Congress included provisions in the 21st Century Cures Act and the Bipartisan Budget Act of 2018 to create a professional services benefit for Medicare Part B home infusion drugs. The purpose of this benefit was to maintain patient access to home infusion by covering professional services including assessments, education on administration and access device care, monitoring and remote monitoring, coordination with the patient, caregivers and other health care providers, and nursing visits.
Congressional leaders have sent multiple letters to the Centers for Medicare and Medicaid Services.
Despite this, CMS, the Congress members believe, improperly implemented the benefit by requiring a nurse to be physically present in the patient’s home in order for providers to be reimbursed.
As a practical matter, the current home infusion therapy benefit only acknowledges face-to-face visits from a nurse and fails to account for the extensive clinical and administrative services that are provided remotely by home infusion clinicians. As a result, provider participation in Medicare’s home infusion benefit has dropped sharply and beneficiaries have experienced reduced access to home infusion over the last several years.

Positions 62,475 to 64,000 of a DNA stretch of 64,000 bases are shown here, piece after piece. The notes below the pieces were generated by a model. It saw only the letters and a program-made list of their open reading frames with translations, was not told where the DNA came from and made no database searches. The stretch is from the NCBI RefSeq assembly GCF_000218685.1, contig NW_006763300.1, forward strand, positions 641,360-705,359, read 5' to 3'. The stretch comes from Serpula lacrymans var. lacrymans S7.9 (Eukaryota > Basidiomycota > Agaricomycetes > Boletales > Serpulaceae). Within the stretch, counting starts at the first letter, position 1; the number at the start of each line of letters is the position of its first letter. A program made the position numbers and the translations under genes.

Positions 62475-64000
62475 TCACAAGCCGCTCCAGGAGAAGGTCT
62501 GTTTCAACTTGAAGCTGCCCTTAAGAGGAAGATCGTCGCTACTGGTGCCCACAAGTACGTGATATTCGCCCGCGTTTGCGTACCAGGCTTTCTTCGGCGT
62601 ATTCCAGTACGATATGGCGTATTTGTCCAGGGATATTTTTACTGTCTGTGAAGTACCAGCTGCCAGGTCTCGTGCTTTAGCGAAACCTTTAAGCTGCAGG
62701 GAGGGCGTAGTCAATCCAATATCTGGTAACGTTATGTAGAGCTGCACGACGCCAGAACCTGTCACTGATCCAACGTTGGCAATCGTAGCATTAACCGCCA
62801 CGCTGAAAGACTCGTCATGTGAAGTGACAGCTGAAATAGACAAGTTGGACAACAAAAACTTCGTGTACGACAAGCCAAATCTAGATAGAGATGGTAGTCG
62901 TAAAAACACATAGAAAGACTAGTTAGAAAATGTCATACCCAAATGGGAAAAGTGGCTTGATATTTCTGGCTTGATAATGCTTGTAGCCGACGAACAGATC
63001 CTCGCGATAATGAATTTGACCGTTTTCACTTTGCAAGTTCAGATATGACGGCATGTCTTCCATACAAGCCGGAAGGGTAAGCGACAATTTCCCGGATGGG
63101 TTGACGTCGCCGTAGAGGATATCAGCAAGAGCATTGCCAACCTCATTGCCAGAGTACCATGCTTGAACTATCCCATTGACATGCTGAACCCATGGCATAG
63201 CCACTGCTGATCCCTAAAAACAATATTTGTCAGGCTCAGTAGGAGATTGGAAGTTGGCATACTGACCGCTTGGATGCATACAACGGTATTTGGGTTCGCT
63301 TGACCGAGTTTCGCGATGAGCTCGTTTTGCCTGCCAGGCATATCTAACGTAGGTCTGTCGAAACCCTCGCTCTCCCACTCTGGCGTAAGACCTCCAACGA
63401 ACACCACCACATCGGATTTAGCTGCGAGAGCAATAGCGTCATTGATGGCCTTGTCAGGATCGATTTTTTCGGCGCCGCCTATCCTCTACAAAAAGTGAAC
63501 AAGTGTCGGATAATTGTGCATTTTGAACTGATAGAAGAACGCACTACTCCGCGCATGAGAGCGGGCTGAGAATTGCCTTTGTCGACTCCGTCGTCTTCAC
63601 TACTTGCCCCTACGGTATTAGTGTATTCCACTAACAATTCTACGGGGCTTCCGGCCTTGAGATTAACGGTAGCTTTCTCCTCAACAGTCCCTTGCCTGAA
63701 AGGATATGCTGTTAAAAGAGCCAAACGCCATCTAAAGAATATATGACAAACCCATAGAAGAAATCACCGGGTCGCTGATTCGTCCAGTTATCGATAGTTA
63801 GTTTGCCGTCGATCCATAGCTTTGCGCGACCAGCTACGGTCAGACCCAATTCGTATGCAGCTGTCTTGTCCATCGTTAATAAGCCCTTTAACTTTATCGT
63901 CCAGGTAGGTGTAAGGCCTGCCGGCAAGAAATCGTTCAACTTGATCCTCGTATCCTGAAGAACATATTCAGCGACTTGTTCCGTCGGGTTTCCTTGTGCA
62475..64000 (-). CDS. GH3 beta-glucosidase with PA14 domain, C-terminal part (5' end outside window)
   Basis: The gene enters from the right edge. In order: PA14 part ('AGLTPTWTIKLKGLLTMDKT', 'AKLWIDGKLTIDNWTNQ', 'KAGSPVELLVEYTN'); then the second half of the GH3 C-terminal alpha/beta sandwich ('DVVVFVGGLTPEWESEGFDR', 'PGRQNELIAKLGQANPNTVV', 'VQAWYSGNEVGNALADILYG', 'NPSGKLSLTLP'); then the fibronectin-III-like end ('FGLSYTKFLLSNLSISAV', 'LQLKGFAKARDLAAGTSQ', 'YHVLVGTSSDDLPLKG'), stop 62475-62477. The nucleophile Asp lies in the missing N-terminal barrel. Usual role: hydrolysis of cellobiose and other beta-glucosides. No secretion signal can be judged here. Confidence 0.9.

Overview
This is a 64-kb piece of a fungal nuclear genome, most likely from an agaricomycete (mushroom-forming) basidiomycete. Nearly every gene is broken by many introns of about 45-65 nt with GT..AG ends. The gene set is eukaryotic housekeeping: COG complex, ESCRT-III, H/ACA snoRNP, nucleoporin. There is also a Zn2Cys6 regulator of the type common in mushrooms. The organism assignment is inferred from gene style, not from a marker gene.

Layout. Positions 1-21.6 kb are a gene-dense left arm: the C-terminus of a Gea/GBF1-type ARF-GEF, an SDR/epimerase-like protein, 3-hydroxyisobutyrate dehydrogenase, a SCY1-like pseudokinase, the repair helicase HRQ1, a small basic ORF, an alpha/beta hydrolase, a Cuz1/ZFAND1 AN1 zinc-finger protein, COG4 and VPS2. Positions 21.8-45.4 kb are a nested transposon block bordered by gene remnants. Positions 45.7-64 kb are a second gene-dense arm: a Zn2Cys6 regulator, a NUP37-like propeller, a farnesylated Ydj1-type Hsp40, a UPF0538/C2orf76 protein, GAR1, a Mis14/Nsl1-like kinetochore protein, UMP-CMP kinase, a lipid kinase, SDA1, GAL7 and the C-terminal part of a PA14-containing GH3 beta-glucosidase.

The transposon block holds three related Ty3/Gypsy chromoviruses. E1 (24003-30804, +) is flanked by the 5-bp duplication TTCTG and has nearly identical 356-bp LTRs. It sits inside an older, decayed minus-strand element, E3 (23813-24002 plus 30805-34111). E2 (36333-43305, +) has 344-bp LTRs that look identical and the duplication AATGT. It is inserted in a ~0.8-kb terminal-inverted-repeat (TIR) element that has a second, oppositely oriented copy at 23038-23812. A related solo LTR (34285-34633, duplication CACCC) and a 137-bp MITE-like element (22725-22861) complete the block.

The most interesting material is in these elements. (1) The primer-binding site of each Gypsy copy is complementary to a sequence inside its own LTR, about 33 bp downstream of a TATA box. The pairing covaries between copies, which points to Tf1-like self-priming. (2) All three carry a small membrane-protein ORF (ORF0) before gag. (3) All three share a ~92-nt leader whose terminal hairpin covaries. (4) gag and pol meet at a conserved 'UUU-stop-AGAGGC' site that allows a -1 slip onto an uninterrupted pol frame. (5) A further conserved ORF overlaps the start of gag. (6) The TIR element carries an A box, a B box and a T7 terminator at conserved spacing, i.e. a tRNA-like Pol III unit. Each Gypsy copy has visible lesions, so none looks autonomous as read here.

The Preserving Patient Access to Home Infusion Act provides technical clarifications that will remove the physical presence requirement, ensuring payment regardless of whether a health care professional is present in the patient’s home.
The legislation would also acknowledge the full scope of professional services provided in-home infusion—including essential pharmacist services—into the reimbursement structure.
The Congressional Budget Office has consistently concluded that enhanced patient access to home infusion will create cost savings for the Medicare program. An analysis from The Moran Company estimates that the bill would save $93 million over 10 years. Cost savings generated through site of care optimization are passed on to the patient in the form of lower copays and reduced out-of-pocket costs. This is especially important in Medicare Part B, where patients have to pay 20 percent coinsurance.
“Home-based infusion services stand out as high-value resources that improve patient quality of life and add capacity to the health care system while providing cost-savings for the Medicare program,” said NHIA President and CEO Connie Sullivan, BSPharm. “Passage of the Preserving Patient Access to Home Infusion Act is critical to ensuring the Medicare program maintains access to home infusion, allowing beneficiaries to safely receive treatment in the setting they overwhelmingly prefer: their homes.”
“Providing IV medications in patients’ homes allows individuals to receive their treatments without major sacrifices in their quality of life and without having to rely on transportation to travel to a facility for their treatments,” said Logan Davis, PharmD, MBA of Vital Care InfusionServices. “This legislation will ensure that the Medicare home infusion therapy benefit is accessible to patients, including many who are located in Alabama’s rural or historically underserved communities.”
Companion legislation was introduced in the U.S. Senate by Sens. Mark Warner, D-Virginia, and Tim Scott, R-South Carolina. Sewell is in her 6th term representing Alabama’s 7th Congressional District.